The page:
crookedvulture writes: AMD just revealed that it has two all-new CPU cores in the works. One will be compatible with the 64-bit ARMv8 instruction set, while the other is meant as an x86 replacement for the Bulldozer architecture and its descendants. Both cores have been designed from the ground up by a team led by Jim Keller, the lead architect behind AMD's K8 architecture. Keller worked at Apple on the A4 and A4 before returning to AMD in 2012. The first chips based on the new AMD cores are due in 2016.
Dr. Damage writes: AMD introduced it Mantle API for graphics in order to reduce CPU overhead and to create a means of programming that better maps to modern GPU hardware. Now, it appears Microsoft and the industry forces that collaboratively drive OpenGL may be moving to offer similar capabilities. Several GDC session listings suggest that a new version of Direct3D and "zero driver overhead" OpenGL will be introduced at the Game Developer's Conference next month. The "future improvements in Direct3D" promise "an unprecedented level of hardware control and reduced CPU rendering overhead."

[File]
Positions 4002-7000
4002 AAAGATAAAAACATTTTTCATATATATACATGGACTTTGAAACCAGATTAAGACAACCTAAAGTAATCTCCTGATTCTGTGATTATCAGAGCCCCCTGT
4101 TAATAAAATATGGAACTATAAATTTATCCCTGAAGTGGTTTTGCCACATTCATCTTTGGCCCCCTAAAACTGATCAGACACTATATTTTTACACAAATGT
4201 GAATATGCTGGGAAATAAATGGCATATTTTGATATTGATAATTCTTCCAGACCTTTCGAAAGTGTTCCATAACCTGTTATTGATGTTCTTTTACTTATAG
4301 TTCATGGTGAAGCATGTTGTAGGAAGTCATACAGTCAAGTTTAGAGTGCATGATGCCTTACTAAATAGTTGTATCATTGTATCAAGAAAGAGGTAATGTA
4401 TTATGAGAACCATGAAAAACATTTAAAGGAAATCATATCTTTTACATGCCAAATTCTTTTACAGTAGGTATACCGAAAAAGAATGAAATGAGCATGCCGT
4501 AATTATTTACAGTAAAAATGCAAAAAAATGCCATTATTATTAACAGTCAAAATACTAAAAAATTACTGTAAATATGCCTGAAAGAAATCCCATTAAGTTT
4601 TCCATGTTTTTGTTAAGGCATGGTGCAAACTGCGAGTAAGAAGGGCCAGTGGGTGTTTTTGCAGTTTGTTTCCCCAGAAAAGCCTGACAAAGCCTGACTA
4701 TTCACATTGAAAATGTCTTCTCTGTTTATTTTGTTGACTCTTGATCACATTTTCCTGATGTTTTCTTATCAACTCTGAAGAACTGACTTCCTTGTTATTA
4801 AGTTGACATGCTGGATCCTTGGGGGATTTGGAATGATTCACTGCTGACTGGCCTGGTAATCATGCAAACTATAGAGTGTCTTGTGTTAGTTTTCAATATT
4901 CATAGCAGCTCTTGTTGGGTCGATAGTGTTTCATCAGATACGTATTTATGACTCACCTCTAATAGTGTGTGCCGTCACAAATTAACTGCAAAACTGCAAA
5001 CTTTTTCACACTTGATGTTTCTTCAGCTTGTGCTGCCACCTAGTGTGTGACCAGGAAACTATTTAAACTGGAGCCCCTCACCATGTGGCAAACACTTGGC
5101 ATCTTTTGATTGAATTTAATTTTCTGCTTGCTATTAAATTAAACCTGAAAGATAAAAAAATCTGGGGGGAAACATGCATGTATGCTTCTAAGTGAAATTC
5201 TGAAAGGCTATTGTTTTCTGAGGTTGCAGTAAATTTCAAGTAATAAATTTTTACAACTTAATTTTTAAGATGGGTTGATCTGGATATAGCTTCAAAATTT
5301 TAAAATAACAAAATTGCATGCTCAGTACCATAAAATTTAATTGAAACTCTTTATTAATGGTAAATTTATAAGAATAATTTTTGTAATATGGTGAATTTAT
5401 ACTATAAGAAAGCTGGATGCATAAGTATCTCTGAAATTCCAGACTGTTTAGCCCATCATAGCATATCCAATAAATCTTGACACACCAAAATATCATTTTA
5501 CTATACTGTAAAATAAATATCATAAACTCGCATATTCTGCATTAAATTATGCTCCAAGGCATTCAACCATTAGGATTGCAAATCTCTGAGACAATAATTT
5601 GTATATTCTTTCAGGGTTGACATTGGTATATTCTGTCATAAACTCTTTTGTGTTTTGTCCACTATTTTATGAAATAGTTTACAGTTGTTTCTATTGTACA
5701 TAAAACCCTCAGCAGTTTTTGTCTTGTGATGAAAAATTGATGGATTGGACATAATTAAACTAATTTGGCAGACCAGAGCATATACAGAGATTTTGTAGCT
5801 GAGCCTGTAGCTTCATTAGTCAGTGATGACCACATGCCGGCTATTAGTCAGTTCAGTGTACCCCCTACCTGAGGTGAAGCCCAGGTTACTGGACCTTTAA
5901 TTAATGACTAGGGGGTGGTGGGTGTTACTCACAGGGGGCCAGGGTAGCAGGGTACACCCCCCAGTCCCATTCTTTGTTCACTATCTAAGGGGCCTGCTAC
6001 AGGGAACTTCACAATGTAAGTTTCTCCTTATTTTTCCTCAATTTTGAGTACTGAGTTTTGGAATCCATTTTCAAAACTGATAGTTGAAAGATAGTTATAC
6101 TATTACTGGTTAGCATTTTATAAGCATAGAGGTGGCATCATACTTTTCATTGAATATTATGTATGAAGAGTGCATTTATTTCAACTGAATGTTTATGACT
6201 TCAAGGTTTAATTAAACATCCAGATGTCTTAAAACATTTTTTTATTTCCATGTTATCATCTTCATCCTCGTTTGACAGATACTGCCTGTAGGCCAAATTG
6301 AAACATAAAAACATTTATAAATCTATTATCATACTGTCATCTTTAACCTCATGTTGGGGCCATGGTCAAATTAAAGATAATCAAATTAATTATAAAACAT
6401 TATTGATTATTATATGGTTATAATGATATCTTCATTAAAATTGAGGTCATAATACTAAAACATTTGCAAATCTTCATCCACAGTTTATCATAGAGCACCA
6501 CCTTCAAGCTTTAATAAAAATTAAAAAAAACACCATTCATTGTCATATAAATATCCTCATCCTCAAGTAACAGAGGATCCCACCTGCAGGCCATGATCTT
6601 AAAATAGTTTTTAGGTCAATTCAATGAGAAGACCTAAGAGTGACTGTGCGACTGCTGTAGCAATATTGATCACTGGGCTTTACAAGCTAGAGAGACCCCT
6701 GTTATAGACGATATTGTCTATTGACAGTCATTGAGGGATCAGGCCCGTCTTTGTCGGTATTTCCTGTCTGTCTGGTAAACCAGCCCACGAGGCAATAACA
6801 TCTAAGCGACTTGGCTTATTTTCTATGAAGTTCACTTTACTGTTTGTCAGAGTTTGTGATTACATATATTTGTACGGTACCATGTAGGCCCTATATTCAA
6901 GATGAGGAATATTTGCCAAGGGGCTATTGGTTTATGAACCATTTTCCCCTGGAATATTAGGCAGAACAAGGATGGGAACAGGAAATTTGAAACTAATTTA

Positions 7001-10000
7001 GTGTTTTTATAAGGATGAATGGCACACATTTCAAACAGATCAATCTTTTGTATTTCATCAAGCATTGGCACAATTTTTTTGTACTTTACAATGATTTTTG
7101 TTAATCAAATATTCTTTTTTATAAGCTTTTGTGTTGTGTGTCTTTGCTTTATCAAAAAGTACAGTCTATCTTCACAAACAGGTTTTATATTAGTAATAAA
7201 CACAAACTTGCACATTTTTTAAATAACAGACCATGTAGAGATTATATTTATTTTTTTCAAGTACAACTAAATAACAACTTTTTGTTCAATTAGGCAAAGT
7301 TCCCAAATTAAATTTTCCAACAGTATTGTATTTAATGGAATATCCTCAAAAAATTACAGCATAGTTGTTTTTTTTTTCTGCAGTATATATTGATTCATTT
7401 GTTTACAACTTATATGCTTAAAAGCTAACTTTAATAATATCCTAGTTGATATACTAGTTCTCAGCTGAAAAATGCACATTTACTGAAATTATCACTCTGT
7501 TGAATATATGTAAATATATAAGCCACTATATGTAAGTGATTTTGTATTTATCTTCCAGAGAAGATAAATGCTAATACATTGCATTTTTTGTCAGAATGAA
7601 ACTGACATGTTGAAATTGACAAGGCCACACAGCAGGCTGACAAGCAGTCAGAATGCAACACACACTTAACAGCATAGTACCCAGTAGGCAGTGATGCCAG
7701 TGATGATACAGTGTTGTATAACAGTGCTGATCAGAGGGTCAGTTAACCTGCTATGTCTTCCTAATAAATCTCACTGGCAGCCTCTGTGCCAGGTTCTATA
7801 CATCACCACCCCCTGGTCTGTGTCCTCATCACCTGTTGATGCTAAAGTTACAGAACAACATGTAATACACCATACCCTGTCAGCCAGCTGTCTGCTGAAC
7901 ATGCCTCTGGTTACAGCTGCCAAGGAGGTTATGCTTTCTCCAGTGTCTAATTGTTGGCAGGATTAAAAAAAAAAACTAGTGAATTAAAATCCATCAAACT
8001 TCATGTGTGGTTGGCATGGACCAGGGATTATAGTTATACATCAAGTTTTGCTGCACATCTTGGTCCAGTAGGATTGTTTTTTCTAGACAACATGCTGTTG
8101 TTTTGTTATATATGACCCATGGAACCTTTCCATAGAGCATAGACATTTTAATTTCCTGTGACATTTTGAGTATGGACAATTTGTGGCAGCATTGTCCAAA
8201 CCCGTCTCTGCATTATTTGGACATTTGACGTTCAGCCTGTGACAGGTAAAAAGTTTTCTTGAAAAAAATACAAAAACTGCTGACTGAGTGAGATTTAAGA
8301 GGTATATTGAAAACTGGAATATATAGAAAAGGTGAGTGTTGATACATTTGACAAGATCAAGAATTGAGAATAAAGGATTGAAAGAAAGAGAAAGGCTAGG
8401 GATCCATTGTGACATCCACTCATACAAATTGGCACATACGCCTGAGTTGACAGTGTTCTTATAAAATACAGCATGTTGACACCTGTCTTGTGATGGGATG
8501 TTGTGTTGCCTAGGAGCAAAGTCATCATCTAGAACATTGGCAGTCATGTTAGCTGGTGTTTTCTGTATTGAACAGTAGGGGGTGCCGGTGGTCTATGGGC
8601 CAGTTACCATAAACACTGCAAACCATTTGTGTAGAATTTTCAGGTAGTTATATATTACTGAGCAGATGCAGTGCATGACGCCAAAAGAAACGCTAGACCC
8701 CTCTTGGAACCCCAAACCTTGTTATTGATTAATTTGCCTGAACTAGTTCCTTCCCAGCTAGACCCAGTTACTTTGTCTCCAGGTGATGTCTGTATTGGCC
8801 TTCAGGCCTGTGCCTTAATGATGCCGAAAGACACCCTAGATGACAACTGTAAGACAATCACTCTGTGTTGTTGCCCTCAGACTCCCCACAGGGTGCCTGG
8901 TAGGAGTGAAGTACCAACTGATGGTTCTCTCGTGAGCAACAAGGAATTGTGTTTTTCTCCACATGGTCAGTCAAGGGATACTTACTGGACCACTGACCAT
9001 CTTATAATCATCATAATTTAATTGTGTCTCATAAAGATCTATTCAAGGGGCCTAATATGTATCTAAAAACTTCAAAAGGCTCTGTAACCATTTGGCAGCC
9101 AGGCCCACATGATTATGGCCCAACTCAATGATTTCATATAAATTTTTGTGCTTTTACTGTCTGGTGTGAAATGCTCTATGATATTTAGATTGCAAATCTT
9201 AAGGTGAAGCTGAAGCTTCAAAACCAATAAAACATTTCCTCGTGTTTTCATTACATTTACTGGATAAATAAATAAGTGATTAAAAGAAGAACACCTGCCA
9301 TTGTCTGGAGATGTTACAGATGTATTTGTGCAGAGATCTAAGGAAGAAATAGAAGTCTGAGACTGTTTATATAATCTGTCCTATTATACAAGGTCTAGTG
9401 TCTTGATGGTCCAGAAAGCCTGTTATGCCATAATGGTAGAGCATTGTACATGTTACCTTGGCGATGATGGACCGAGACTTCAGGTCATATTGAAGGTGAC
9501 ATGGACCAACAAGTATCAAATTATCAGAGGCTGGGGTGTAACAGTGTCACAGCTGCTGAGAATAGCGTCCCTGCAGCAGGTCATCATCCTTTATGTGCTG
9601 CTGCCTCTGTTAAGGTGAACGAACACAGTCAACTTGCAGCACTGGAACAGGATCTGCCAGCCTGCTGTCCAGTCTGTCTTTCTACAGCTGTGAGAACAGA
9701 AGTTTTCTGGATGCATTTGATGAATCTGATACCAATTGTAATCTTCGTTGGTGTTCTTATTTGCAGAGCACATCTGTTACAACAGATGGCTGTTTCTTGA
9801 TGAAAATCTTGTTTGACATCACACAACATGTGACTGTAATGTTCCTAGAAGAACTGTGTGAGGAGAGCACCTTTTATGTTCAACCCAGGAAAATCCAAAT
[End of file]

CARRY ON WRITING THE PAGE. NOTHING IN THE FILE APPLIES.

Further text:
crookedvulture writes: Slashdot's early coverage of AMD's dual-GPU Radeon HD 7990 relied on data collected with Nvidia's FCAT tools, which capture frames just before they hit the display. FCAT is great for quantifying smooth frame delivery, but it doesn't track interruptions earlier in the pipeline that can produce perceptible jitter in the game animation. Those interruptions can be measured with Fraps, correlated with FCAT data, and complemented with video samples to achieve a much deeper understanding of actual performance. Combining those tools to evaluate the 7990 reveals microstuttering that produces choppier gameplay than a single-GPU Radeon with half the theoretical horsepower (and a much lower price). AMD has prototype frame pacing software that can smooth out the stuttering in some games, but there's no timetable for its release. Right now, you're better with the $400 Radeon HD 7970 than you are with AMD's $1000 flagship.
Dr. Damage writes: "AMD's next-gen Bulldozer architecture hasn't performed up to expectations--it's relatively power-hungry and has weak performance, especially in desktop-style applications that require strong single-thread performance. Fortunately, AMD revealed today at Hot Chips that it is working to improve single-thread performance and energy efficiency with Steamroller, an upcoming architectural refresh."